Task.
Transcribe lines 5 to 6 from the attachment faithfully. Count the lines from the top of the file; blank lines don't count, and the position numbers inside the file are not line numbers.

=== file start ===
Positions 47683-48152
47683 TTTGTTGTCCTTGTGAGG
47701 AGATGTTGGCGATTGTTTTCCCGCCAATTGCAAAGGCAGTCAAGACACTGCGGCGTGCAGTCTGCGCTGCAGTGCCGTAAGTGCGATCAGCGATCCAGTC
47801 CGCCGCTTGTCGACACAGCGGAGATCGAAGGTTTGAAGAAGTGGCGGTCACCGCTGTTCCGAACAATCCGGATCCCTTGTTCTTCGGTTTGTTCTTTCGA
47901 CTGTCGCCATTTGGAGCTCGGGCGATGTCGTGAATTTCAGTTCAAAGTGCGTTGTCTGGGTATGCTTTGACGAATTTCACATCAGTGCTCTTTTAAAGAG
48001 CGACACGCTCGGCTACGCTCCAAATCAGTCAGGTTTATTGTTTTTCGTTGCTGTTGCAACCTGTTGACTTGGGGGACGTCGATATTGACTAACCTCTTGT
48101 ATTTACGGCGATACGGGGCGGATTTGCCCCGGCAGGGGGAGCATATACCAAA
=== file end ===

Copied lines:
47901 CTGTCGCCATTTGGAGCTCGGGCGATGTCGTGAATTTCAGTTCAAAGTGCGTTGTCTGGGTATGCTTTGACGAATTTCACATCAGTGCTCTTTTAAAGAG
48001 CGACACGCTCGGCTACGCTCCAAATCAGTCAGGTTTATTGTTTTTCGTTGCTGTTGCAACCTGTTGACTTGGGGGACGTCGATATTGACTAACCTCTTGT